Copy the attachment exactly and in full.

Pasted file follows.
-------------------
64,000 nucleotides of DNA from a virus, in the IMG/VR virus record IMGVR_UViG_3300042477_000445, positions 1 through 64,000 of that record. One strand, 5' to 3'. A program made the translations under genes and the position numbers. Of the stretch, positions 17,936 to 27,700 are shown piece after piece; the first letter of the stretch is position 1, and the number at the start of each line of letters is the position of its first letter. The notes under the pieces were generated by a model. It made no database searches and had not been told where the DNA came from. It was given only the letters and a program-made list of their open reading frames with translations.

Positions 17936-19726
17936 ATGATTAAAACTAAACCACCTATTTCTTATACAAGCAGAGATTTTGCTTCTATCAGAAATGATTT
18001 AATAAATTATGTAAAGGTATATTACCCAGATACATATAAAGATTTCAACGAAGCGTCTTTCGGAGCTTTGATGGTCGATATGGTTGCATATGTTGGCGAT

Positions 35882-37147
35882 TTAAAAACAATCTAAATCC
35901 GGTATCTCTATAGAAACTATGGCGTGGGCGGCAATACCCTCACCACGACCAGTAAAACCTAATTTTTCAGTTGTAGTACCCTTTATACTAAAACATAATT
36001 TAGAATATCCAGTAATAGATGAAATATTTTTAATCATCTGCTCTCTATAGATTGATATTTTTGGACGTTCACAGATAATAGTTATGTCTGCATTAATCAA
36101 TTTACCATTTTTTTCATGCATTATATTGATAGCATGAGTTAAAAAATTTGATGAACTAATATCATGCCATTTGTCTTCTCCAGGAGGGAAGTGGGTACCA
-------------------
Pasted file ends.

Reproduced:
64,000 nucleotides of DNA from a virus, in the IMG/VR virus record IMGVR_UViG_3300042477_000445, positions 1 through 64,000 of that record. One strand, 5' to 3'. A program made the translations under genes and the position numbers. Of the stretch, positions 17,936 to 27,700 are shown piece after piece; the first letter of the stretch is position 1, and the number at the start of each line of letters is the position of its first letter. The notes under the pieces were generated by a model. It made no database searches and had not been told where the DNA came from. It was given only the letters and a program-made list of their open reading frames with translations.

Positions 17936-19726
17936 ATGATTAAAACTAAACCACCTATTTCTTATACAAGCAGAGATTTTGCTTCTATCAGAAATGATTT
18001 AATAAATTATGTAAAGGTATATTACCCAGATACATATAAAGATTTCAACGAAGCGTCTTTCGGAGCTTTGATGGTCGATATGGTTGCATATGTTGGCGAT

Positions 35882-37147
35882 TTAAAAACAATCTAAATCC
35901 GGTATCTCTATAGAAACTATGGCGTGGGCGGCAATACCCTCACCACGACCAGTAAAACCTAATTTTTCAGTTGTAGTACCCTTTATACTAAAACATAATT
36001 TAGAATATCCAGTAATAGATGAAATATTTTTAATCATCTGCTCTCTATAGATTGATATTTTTGGACGTTCACAGATAATAGTTATGTCTGCATTAATCAA
36101 TTTACCATTTTTTTCATGCATTATATTGATAGCATGAGTTAAAAAATTTGATGAACTAATATCATGCCATTTGTCTTCTCCAGGAGGGAAGTGGGTACCA